Practical Wireless July 1998 Review of SG-230 Smartuner™
Reprinted from the July 1998 Practical Wireless Magazine with express permission.
Anytime, Anyplace, Anywhere...
Everybody has their favourite Amateur Radio pastime. for some it's Packet, others v.h.f. DXing but for me it's definitely mobile h.f. working. I always take my Icom IC-706 when I go away camping and use it in the car with a mobile whip antenna. However, over the past few years I have found myself wanting to set-up a portable station. but I can never bring myself to pack the antenna tuning unit (a.t.u.) and all the other 'gubbins'. My a.t.u. is very nice but it's over twice the size of my IC-706!
It was therefore with more than a little interest that I agreed to have a look at the SG-230 Smartuner. This is a microprocessor controlled automatic antenna coupler.
The SG-230 unit is designed to be situated outside. It's a strong black plastic box, (a little larger than a family size box of breakfast cereal), has moulded brackets with fixing holes and looks extremely rugged. The SG-230 unit is waterproof at half a meter for half an hour and is supplied with a very easy to read manual. It has nine meters of coaxial cable terminating in a PL-259 plug, which connects to the radio.
Also sheathed with the coaxial cable are four small colour coded wires. Two of these wires are for powering the unit the other two are for the optional Smart Lock control and optional L.e.d. indicator. The only other external connections are the insulated post for the long wire antenna and the earth post. The unit only works with end-fed antenna systems.
The Smartuner is highly portable as it's completely self contained, weighs 3.5kg and could be packed away very easily or bolted to a trailer or vehicle. It can be operated with any type of h.f. transceiver covering 1.6-30MHz and will work with inputs from 3 to 200W p.e.p. The coupler network configuration used by the SG-230 is of an 'pi' or 'L' type.
I decided to read the manual before I used the SG-230, this is good advice with any piece of new equipment, especially when you have never used anything like it before and it is not yours to blow up! It very quickly became apparent that if the SG-230 did everything it claimed to do it would be a very simple to use and could be adapted to different operational preferences.
Non Volatile Memories
The Smartuner has 500 non-volatile memories, these automatically remember antenna and transmitter conditions. On first tuning-up on a given frequency it may take anything up to a few seconds for the Smartuner to tune. However, if you tune off that frequency and then return to it later, the Smartuner will recognize that the conditions are the same and tuning will be done within 1D milliseconds.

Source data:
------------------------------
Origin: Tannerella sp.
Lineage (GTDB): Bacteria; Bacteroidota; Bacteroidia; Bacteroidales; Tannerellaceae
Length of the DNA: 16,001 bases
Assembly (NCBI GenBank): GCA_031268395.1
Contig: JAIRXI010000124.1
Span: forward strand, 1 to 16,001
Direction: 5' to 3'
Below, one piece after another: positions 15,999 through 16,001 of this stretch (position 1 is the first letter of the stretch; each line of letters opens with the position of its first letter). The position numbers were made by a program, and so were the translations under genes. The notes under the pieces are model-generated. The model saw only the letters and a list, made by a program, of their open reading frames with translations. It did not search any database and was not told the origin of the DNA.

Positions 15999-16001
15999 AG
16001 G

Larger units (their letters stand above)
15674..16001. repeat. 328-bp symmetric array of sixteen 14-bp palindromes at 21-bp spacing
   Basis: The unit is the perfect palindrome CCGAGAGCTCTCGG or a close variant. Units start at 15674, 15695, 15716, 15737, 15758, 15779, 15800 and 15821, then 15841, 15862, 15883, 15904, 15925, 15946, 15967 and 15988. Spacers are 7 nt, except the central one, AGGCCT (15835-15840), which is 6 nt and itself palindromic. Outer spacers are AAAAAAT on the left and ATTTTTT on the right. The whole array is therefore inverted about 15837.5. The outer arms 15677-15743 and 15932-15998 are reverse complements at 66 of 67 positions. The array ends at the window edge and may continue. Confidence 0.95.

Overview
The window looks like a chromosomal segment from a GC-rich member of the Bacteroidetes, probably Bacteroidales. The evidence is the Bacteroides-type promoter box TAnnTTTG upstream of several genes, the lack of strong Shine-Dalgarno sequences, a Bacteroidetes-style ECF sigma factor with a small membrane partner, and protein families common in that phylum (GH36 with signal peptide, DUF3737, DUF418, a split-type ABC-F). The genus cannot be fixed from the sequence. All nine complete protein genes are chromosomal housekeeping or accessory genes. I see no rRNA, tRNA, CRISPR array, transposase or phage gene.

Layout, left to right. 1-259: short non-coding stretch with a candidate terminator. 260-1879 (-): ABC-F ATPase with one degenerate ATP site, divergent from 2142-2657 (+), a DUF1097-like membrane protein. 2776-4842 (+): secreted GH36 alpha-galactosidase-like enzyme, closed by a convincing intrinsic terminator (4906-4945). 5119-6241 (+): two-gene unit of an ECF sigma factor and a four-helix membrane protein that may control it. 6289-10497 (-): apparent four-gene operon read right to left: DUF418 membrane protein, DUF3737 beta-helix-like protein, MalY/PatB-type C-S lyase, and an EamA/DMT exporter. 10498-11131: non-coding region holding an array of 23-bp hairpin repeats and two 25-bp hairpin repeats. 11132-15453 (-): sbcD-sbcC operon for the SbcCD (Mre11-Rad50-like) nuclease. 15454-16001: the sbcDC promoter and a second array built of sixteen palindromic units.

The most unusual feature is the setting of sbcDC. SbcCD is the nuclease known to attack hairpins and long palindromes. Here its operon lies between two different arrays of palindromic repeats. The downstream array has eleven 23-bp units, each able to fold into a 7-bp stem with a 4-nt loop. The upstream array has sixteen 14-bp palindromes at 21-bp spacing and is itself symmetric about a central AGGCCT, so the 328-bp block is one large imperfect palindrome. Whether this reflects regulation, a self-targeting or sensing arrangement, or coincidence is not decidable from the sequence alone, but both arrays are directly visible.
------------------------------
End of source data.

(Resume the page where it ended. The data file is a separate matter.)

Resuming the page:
The SG-230's memories are fully automatic. when you have filled all 500 the unit will then lose the oldest one and replace it with the new information. As if this was not enough the Smartuner will always check that it has the best tuning solution. Even when using a memory it will still check to make sure that this is the optimum tuning solution.
If you want to use the Smartuner to tune the bands and see what is about by just using your antenna without the tuning elements in circuit this can be easily achieved by turning the power to the Smartuner off for just over two seconds and then turning it back on. This resets the Smartuner to stand-by.
The tuner will not engage any of the tuning elements until it sees r.f. energy and therefore find a solution. If it's desirable for the tuning elements to be by-passed all the time when in receive, this can also be done. You simply have to move a jumper on the printed circuit board. Similarly the 500 memories can also he by-passed if desired by the use of a jumper. The coupler is designed with 64 different input capacitor values, 32 output capacitor values and 256 inductor values, this provides about half a million different p or L configurations. The Smartuner requires an input of about 5 to 150W to operate. it runs on 12V DC but will also run on 24V DC with an optional extra.
The SG-230 Smartuner is designed with the toughest jobs in mind. The weather proofing is designed for mounting the unit on the weather decks of vessels. It can be mounted any way up and in almost any position. The instruction book gives examples of helicopters and tugboats. However, the SG-230 is less easily attached to a normal family car. Those of you who own recreational vehicles may find there is a good chance that the unit would bolt directly onto the vehicle, if not, an optional extra is available called the 'Quick Mounting System'. This attaches the unit to the outside of vehicles.
The SG-230 is designed for use with end-fed unbalanced antennas such as whips and long wires. (It can however also be fed to a dipole.) The radiating portion of the antenna is connected directly to the coupler through a high voltage insulator. It will work with any antenna more that 2.5m in length however, the longer the antenna the better. In any case you ought to be looking for at least 114 wavelength. Just because you may have to use an end-fed wire antenna your options are not limited. If they are it is only by your lack of imagination!